DIY Electric Car Forums banner

Tesla Powered BMW E31 8 Series

40531 Views 110 Replies 25 Participants Last post by  jackbauer
So some of you might already know about my E31 conversion as it's been going on 3 years now! Currently running a Siemens 1pv5135 motor and DIY inverter and 6 speed manual gearbox. Has been running very well the last few months but with the Tesla components becoming available and my work on the open source control boards progressing nicely I've decided to convert the E31. Again.

I had originally thought to use the small high efficiency drive unit but decided to go all in and put in the Large rear unit for 450hp+ :D

Going to be getting some help and the use of a workshop and vehicle lift for the drive unit install as it will need some serious work done to the rear subframe and boot floor. Once the drive unit is in then I can start putting some batteries into that nice big empty engine compartment. Should make quite a fun car and test bed for the open source control board. Stay tuned:)

Attachments

1 - 3 of 3 Posts

· Administrator
Joined
·
6,613 Posts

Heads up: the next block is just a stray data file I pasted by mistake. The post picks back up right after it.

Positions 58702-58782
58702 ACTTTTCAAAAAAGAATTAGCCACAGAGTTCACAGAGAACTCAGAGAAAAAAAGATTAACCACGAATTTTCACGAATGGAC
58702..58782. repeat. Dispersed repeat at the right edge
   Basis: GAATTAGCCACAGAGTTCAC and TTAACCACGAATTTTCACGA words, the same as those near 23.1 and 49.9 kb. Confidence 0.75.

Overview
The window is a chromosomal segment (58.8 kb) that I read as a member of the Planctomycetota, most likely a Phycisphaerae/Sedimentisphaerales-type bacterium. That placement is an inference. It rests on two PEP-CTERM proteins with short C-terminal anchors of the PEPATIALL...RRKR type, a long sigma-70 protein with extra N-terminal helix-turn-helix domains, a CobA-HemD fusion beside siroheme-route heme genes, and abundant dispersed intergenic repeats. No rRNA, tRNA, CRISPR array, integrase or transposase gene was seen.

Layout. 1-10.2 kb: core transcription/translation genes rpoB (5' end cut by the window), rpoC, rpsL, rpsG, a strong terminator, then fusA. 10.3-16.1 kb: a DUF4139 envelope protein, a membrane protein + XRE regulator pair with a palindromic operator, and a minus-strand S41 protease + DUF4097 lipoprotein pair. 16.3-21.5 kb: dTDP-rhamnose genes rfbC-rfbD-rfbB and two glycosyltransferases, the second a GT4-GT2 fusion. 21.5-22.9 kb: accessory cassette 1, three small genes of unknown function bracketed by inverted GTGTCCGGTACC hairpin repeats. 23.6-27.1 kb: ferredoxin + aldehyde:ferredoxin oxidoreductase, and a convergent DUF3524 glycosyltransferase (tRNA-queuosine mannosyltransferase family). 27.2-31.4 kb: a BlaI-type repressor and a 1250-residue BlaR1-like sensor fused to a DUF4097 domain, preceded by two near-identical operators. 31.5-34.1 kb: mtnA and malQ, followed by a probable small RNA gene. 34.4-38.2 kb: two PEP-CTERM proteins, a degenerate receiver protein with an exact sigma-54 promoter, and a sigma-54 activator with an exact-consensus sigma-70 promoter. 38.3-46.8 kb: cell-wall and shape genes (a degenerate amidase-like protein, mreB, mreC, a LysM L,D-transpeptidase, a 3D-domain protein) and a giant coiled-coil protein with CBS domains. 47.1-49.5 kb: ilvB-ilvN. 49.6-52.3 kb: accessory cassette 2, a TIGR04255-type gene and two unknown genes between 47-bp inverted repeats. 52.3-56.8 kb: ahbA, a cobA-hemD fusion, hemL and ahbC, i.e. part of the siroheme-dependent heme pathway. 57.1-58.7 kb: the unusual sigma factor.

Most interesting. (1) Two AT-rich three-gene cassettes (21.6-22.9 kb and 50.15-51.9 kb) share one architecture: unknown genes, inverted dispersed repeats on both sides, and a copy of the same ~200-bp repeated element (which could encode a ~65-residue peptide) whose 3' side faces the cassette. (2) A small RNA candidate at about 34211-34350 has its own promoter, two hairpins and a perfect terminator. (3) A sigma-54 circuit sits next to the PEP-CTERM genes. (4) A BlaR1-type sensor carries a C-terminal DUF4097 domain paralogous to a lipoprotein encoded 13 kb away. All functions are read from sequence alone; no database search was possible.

I'm hitting 1200 amps and 340 v with my "most of a Volt" pack

I expect that

(1) Jack will be able to pull a lot more out of the Tesla pack - for a short time and the pack probably won't last 200,000 miles being treated like that

(2) Jack will be able to get a LOT more than 600 Hp out of that motor - with the same provision - for a short time and the motor probably won't last 200,000 miles being treated like that

Tesla has to be careful - they are expecting 999 out of 1000 people to be able to get 200,000 miles

We - as "Enthusiasts" are willing to accept much worse results - in exchange for more power
 

· Administrator
Joined
·
6,613 Posts
It is tidy, but the fit is only easy into rear-wheel drive vehicle with a trailing or semi-trailing arm rear suspension; the motor will interfere with the control arms or subframe of almost any multi-link or double-A-arm suspension not designed specifically to accommodate this drive unit. That design is obsolete now, but was standard practice for rear-engined vehicles (especially VW) and for a few decades of rear-drive front-engine cars with IRS... such as BMW, Mercedes, Datsun, Toyota, etc.
Disagree completely
The advantage of that design is that you only need mounting points for the cross beam
It would be a doddle fitting that in the back of almost any front or rear wheel drive car

All you need is lots of cutting discs and the correct attitude
 
1 - 3 of 3 Posts
This is an older thread, you may not receive a response, and could be reviving an old thread. Please consider creating a new thread.
Top